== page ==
A major aspect of For the Glory is managing domestic policies. Every ten in-games years, or through events, the player can use sliders to determine domestic policies, which impact the game. Balancing the nation's budget and keeping a lid on inflation is another primary objective. Money is used for multiple things including funding the military, trade, and research. The player can invest fund in their country's stability as well, which affects just about everything in the game. Instability is usually the result of in-game actions, such as declaring war on a neighboring country without a casus belli, and it can also be influenced by events. With instability the army stands a greater chance of losing its battles, rebels attack with increasing frequency, diplomatic actions are more difficult, and founding colonies fail more often. Stability also helps to prevent revolts that would topple the player's regime.[7]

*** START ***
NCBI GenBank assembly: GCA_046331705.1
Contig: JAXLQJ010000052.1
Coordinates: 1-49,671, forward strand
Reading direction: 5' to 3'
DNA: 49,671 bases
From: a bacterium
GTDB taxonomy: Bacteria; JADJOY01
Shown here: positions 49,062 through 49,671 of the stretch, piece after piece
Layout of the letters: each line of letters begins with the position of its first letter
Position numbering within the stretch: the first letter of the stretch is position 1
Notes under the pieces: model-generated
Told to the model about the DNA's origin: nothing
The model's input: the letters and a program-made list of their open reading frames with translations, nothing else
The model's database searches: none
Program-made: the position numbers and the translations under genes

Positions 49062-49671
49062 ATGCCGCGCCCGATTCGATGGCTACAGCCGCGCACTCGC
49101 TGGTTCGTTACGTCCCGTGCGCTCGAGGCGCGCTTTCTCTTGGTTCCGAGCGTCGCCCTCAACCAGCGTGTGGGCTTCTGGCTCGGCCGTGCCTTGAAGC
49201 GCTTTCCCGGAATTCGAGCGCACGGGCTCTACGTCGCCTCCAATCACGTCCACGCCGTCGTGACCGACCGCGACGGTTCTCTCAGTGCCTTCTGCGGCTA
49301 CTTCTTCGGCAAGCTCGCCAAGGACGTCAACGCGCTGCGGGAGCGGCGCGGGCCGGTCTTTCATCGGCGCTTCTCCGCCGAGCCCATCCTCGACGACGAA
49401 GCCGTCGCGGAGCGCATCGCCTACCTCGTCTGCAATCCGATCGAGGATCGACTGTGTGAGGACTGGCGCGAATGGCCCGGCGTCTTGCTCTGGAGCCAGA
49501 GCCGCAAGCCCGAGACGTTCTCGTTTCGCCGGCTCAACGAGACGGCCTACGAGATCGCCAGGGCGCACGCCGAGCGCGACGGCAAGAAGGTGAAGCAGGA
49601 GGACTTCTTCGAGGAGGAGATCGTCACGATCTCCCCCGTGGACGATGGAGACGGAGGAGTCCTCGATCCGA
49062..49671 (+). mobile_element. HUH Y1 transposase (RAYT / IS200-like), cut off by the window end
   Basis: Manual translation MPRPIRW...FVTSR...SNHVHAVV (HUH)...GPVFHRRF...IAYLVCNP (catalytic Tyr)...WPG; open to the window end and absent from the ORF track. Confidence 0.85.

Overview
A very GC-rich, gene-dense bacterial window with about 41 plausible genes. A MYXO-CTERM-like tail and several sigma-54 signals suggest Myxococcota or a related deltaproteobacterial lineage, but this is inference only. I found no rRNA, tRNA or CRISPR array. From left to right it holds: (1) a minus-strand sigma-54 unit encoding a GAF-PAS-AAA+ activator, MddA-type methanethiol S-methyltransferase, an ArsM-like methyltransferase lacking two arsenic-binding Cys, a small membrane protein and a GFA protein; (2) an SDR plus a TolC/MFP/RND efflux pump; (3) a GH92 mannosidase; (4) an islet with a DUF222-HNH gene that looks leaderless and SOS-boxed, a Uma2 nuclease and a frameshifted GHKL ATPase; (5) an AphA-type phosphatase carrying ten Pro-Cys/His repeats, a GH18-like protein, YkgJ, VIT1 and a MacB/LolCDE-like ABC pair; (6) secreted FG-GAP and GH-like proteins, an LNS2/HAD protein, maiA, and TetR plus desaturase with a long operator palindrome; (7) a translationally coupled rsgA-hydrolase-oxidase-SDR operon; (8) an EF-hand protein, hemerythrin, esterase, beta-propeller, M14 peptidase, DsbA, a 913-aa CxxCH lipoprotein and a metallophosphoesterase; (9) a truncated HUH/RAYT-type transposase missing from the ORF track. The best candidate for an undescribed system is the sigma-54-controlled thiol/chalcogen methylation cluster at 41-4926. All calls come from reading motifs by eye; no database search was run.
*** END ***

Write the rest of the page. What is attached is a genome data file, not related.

Foreign policy and interaction with the computer controlled nations is another sizable facet in For the Glory. AI nations work to maintain the balance of power. If the player tries to imperialistically conquer territory quickly, they'll tarnish their international reputation, and may see alliances form against them.[8] Besides brute force there are other methods to nation-building. Through diplomacy it's possible to vassal or annex other countries. Aggressive actions still negatively impact country's' reputation, but less than taking territory by force. Also, a casus belli makes the war seem less threatening impacting reputation less. Casus belli can come through events, but the player can also use diplomacy to create one. The player can influence their neighbors as well. The effectiveness of diplomatic actions is determined by the ruler's diplomacy skill.[7]